How Dumb Do We Want Prospective Teachers To Be?

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Not much smarter than the dumbest students they will teach, it seems. But the answer really depends on the “research” we read. If this National Center on Education and the Economy (NCEE) publication is to be accorded the status of research, we may accept one of its many internal (and misleading) conclusions:  “… there is mixed evidence on the number or type of courses a teacher takes and his or her performance in the classroom” (page 75).

Its authors are suggesting that we really don’t know if teaching ability depends on the kinds of courses and how many of them a teacher takes, so they have no clear advice to give us on whether we would have better elementary school teachers if they took academic coursework in the subjects they taught. 

Actually, their assertion is poorly stated, and the evidence isn’t mixed. What is mixed are the kinds of studies that were combined for an analysis that addresses the wrong question. Evidence is mixed if all studies of K-12 teachers’ academic background are put into one basket to analyze, whether the teachers taught elementary or high school, and if one talks about the relationship of background courses to teaching skills, not to student achievement.

It has long been obvious that one can’t teach what one doesn’t know. That is why teacher licensing began many decades ago as an effort to ensure that prospective teachers did know the subjects they were going to be legally licensed to teach. Education schools quickly objected that licensure test scores weren’t related to teaching ability. Quite right. They didn’t correlate because licensure tests of subject knowledge weren’t designed to predict teaching skill. They came into being to assess whether the test-taker had the subject-area knowledge needed for teaching the range of students at the grade levels allowed by the license. (See Ann Jarvella Wilson’s paper obtainable at ED 262 049, or chapter 4 in Sandra Stotsky’s An Empty Curriculum obtainable through for the history of teacher licensure tests.)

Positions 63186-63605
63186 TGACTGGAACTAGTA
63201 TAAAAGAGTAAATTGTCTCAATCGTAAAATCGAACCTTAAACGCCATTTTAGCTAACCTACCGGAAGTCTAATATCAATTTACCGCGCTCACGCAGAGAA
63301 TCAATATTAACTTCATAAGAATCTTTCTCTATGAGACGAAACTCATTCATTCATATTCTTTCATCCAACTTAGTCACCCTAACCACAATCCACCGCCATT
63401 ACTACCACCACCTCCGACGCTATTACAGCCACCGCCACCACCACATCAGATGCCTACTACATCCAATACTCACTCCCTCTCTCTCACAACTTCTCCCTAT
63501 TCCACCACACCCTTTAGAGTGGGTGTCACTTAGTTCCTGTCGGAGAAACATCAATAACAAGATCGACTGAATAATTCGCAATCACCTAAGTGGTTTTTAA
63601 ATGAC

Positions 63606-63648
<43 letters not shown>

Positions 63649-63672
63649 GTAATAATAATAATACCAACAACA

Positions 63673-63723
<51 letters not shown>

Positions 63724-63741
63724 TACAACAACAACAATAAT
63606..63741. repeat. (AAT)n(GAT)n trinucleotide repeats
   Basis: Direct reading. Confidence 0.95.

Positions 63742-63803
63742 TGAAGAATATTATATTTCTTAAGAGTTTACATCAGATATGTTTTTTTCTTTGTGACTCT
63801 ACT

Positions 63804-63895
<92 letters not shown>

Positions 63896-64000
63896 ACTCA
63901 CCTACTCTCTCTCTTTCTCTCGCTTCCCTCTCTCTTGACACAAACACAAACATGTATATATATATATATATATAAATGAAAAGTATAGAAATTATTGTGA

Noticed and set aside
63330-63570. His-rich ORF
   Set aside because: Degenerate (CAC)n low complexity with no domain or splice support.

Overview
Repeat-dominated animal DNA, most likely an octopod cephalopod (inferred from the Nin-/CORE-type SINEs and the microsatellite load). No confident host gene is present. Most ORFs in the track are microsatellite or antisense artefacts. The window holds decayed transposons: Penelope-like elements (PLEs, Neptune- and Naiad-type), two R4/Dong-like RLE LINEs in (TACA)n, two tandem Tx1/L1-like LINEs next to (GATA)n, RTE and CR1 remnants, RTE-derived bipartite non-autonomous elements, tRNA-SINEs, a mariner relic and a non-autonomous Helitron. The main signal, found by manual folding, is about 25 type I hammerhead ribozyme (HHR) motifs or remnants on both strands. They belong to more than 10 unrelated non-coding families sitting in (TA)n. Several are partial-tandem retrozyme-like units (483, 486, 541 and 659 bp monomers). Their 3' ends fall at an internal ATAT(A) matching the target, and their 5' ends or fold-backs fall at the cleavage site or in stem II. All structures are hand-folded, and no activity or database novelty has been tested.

That didn’t stop education school faculty from criticizing teacher licensure tests of subject-area knowledge on spurious grounds. Unfortunately, their irrelevant criticism did change the tests; they were watered down in content demand, and came to highlight teaching approaches, especially at the elementary level. However, the public was simply told that licensure tests didn’t predict teachers’ teaching skills and were thus useless. The public wasn’t told that these tests had a different purpose — and that one does not use a knowledge test to predict teaching skill (even pedagogical subject knowledge), especially since there was and is no consensus on what good teaching skills look like. The public wasn’t told that real tests of subject knowledge could be useful for the purpose for which they were constructed, and that the more that prospective teachers know about a subject, the more students would learn in that subject.

But if one looks only at studies of the relationship between the college math and science courses that high school mathematics and science teachers have taken and their students’ academic performance (not teachers’ skills), there is a correlation according to the text on page 13 in a 2008 report on teacher education research.

And it turns out that when one looks only at studies of those who teach math in kindergarten through eighth grade, there is little or no relationship between the courses teachers take and how they students do in the courses teachers teach. Why? We don’t know, because education researchers haven’t tried to find out the math content of the math or math-methods courses future math teachers in K-8 were required to take or what the qualifications of their education professors were for the math or science methods courses they were required to take in teacher preparation programs. We don’t know what high school math or science courses K-8 teachers took when they were in high school themselves. Or what grades they got. We don’t know if they took few or any courses in math or science in college. Sometimes they took special college math and science courses designed for future teachers (like “Science for Poets”) that had so little content that future nurses and engineers were not allowed to take them for credit.